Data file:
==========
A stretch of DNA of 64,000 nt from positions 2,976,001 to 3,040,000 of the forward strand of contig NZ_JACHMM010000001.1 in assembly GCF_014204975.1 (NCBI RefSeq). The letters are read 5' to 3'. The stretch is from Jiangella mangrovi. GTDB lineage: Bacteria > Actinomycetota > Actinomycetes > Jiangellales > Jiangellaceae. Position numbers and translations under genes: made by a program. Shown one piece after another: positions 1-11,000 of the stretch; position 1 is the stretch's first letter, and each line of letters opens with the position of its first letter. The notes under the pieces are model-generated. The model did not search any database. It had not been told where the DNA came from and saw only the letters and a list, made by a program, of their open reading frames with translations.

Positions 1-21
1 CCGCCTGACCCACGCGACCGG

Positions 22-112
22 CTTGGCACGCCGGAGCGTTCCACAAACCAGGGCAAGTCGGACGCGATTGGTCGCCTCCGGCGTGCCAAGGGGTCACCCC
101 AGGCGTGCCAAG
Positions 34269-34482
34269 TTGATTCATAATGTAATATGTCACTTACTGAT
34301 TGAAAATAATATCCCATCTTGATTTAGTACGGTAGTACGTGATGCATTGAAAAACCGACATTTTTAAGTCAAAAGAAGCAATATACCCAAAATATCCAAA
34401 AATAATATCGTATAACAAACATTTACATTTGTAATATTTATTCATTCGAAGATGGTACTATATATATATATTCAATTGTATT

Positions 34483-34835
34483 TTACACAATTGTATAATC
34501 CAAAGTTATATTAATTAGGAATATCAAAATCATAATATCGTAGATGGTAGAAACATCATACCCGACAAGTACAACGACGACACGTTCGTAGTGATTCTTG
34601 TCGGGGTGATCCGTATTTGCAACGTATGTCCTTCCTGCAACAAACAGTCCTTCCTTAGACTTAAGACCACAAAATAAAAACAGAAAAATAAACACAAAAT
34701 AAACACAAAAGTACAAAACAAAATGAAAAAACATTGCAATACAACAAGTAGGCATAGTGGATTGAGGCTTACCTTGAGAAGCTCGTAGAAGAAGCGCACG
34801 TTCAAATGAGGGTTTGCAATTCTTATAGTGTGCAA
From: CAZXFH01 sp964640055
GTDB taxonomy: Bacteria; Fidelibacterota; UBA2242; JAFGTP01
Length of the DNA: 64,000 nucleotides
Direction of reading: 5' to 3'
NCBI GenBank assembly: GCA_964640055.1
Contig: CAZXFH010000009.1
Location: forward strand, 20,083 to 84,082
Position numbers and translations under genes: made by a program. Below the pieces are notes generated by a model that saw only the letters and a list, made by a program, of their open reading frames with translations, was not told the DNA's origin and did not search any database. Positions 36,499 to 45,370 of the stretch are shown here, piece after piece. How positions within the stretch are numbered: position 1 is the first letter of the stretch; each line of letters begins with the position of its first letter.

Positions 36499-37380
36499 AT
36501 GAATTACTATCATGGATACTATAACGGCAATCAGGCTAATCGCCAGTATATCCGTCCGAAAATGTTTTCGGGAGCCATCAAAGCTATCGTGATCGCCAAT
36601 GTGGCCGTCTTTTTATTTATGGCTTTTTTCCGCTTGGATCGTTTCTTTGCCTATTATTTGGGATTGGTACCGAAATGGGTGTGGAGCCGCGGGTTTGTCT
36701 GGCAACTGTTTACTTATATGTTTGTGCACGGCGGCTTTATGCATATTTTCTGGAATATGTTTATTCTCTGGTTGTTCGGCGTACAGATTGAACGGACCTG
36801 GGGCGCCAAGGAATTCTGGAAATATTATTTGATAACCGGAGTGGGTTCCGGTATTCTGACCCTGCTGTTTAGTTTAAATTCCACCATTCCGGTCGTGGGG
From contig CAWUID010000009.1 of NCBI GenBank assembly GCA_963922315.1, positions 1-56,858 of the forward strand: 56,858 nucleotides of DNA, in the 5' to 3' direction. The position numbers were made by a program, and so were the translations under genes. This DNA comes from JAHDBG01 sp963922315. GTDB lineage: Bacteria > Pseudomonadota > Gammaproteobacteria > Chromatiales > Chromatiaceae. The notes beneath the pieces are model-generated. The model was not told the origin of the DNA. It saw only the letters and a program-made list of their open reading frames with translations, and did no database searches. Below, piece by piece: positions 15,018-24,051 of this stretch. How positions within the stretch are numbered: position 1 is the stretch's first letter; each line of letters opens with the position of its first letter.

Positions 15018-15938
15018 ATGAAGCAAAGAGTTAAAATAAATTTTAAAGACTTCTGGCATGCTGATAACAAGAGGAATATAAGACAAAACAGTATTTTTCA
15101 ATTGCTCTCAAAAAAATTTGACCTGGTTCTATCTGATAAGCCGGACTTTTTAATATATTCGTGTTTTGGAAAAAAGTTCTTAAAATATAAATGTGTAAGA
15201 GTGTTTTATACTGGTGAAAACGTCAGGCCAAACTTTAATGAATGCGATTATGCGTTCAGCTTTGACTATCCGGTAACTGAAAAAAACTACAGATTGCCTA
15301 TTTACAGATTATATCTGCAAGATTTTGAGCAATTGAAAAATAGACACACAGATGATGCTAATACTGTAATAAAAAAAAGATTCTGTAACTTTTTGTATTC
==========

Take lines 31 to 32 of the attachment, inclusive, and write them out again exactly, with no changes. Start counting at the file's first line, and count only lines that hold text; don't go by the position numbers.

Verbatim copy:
From contig CAWUID010000009.1 of NCBI GenBank assembly GCA_963922315.1, positions 1-56,858 of the forward strand: 56,858 nucleotides of DNA, in the 5' to 3' direction. The position numbers were made by a program, and so were the translations under genes. This DNA comes from JAHDBG01 sp963922315. GTDB lineage: Bacteria > Pseudomonadota > Gammaproteobacteria > Chromatiales > Chromatiaceae. The notes beneath the pieces are model-generated. The model was not told the origin of the DNA. It saw only the letters and a program-made list of their open reading frames with translations, and did no database searches. Below, piece by piece: positions 15,018-24,051 of this stretch. How positions within the stretch are numbered: position 1 is the stretch's first letter; each line of letters opens with the position of its first letter.

Positions 15018-15938